It was all going so well. For a couple of weeks Tom had been sleeping through the night. Bonus. I kept schtum as I didn’t want others to think I was boasting. But secretly I was chuffed to bits. Farewell sleep deprivation! Hello my bed, my oh my, how I’ve missed you. All was good in mummyland…
Ah, to go back to those carefree days, wallowing in blissful naivety. Little did I know the monster of Sleep Regression was about to rear its ugly head. And that I would be fantastically unprepared for the ensuing battle. One night Tom’s basking in a tranquil dreamscape swimming with rabbits, pastel colours and candy. The hills were fully alive with The Sound of Music as mummy runs through a meadow. She’s free, fresh as a daisy and ready to take on the world. Then, kaboom. The boy stops sleeping. Full stop. Finito. Period (best said with American accent, raised eyebrows and slow, nodding head). All of a sudden my Julie Andrews canter is felled by a huge weed shooting up from the undergrowth. Welcome to The Sound of Wailing.
So what to do? Well, what everyone does of course. Consult the font of all knowledge, the Chosen One, the Mother of all Matriarchs. Well helloooo there Mrs Google…
Apparently what no-one told me (the buggers), is that babies’ sleep patterns can change at around four months. We now had the full Tears, Tantrums and Tiaras experience (ok, perhaps not one of them). Getting the wee loon to bed has become a mammoth undertaking. I feel like I’m in a quiz show, pushing me to the limit.
Of course I must say at times it is quite comical and I’m sure I’ll look back and laugh at it one day (perhaps as a pensioner). I am remarkably impressed by Tom’s ability to get through a full day in Babyland and all it entails – lots of looking around, masses of wriggling and feeding and crying, peppered with a pinch of sleep – and remain wide awake by late evening.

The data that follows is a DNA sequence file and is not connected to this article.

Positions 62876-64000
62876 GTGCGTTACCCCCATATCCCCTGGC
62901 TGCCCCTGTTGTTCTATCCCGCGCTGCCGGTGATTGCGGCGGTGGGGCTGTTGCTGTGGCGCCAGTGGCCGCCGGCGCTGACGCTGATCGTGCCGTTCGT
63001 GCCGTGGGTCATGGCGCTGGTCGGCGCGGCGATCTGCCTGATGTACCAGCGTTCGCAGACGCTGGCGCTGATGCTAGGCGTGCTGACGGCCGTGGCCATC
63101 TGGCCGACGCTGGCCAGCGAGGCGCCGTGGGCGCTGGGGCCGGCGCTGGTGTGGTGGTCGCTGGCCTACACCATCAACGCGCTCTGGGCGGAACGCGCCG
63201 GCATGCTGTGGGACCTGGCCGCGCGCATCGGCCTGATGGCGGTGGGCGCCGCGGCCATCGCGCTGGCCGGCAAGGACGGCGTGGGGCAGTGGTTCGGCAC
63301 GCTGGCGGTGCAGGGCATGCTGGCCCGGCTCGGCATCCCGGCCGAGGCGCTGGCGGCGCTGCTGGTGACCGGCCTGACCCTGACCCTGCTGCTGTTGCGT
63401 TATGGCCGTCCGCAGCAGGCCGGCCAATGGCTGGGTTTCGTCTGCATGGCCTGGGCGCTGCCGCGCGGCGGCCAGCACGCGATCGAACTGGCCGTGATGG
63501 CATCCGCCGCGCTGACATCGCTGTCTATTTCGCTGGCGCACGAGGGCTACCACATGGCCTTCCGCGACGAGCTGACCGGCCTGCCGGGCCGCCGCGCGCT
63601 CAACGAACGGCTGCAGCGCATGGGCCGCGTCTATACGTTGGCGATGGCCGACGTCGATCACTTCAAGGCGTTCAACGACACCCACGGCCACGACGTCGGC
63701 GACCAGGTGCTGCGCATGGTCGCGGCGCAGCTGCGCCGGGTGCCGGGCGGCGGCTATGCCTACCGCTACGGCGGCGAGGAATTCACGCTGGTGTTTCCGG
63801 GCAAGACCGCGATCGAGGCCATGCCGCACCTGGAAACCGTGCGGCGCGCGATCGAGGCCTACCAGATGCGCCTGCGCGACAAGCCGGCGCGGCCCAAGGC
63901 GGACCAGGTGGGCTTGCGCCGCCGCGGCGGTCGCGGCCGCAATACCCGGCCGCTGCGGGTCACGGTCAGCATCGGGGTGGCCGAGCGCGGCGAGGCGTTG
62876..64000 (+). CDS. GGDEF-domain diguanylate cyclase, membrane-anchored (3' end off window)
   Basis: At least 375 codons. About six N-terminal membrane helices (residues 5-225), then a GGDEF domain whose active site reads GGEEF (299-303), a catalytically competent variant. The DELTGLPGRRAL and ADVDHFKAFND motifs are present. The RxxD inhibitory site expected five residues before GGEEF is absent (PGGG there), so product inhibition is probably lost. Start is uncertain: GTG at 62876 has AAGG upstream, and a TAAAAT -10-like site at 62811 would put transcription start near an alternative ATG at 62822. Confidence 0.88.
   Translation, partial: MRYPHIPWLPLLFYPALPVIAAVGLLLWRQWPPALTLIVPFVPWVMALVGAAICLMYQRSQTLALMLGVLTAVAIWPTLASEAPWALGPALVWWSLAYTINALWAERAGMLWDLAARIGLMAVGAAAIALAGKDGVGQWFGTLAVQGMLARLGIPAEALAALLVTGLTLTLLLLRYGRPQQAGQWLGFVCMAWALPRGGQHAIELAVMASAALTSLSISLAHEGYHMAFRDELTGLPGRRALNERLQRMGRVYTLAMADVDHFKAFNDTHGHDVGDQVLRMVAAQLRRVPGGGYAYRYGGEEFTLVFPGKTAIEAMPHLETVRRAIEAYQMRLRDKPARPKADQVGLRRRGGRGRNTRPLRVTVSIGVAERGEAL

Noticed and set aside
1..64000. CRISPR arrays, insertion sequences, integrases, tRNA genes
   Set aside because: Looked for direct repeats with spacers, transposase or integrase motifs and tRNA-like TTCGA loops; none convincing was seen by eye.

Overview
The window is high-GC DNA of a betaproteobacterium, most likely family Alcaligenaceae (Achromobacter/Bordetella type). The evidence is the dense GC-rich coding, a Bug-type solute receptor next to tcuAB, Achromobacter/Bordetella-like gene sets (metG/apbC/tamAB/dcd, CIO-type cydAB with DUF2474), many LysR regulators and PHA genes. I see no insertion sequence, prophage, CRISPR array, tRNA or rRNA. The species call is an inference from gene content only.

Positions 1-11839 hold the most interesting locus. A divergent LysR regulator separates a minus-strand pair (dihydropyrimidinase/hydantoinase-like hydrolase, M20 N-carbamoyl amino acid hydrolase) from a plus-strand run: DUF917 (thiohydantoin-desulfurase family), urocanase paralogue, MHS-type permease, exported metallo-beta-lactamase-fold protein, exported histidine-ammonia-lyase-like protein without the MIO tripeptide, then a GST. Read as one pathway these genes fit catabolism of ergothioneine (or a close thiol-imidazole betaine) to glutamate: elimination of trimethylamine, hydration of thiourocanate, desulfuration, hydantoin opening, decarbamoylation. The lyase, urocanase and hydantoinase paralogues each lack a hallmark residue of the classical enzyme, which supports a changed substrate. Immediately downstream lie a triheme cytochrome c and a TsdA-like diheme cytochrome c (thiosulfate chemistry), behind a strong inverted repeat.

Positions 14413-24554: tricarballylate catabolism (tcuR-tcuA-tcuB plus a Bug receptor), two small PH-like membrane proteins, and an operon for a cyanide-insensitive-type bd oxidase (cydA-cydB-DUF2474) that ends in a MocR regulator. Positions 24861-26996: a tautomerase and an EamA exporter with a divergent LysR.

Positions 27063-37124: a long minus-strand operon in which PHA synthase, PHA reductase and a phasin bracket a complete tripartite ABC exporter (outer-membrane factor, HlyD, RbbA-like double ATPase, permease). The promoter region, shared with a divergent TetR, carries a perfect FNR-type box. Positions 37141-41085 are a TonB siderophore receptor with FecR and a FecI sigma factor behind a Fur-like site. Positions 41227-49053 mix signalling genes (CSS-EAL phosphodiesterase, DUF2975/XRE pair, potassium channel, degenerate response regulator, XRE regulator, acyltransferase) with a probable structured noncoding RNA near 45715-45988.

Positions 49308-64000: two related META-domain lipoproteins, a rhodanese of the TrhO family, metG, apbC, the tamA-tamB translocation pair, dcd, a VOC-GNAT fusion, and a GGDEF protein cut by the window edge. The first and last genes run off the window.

The other night as I tried once again in vain to soothe my unsettled son, I became aware of an unfamiliar noise. Deep, heavy breathing. It started getting louder until it became full-on Darth Vader. “Ooooh-ver…oooooh-ver, ooooh-ver.”
“I knew this house was weird, it must be haunted”, I started thinking as my heart rate trebled and the panic rose.
Then came the muffled giggle. “I am your father. Go to sleep.” It wasn’t in fact the spectre of north-west London. Ladies and gentlemen, I present my husband, doing his best galactic voiceover through our video monitor…if I hadn’t been so exhausted I’d have happily throttled him.
While my husband’s behaviour is pretty much par for the course, sleep deprivation has done some strange things to me:
1. A trip to the supermarket resulted in the purchase and consumption of 20 (yes, TWENTY) Lindt chocolates. In my defence they were miniature ones. And those bad boys are really small. And yes, ok, I *may* have done this once or twice before I was in charge of a tiny human.
2. An embarrassing moment in the coffee shop during which I found myself slurping my child’s milk from a teat while he eyed up my Frappe Latte. The most frightening aspect of this was it took me a good ten minutes to notice. ‘Teatgate’ shall never be mentioned again herewith.
So that’s what’s been going on. I’m praying the sleep regression will reverse, and the boy’s peaceful slumber will resume. Despite wanting to punch everyone who says “this too will pass”, I’m sure it’s true. There may be a mountain to climb, but I have every faith that I will frolic in those fields, Julie Andrews-style, once again.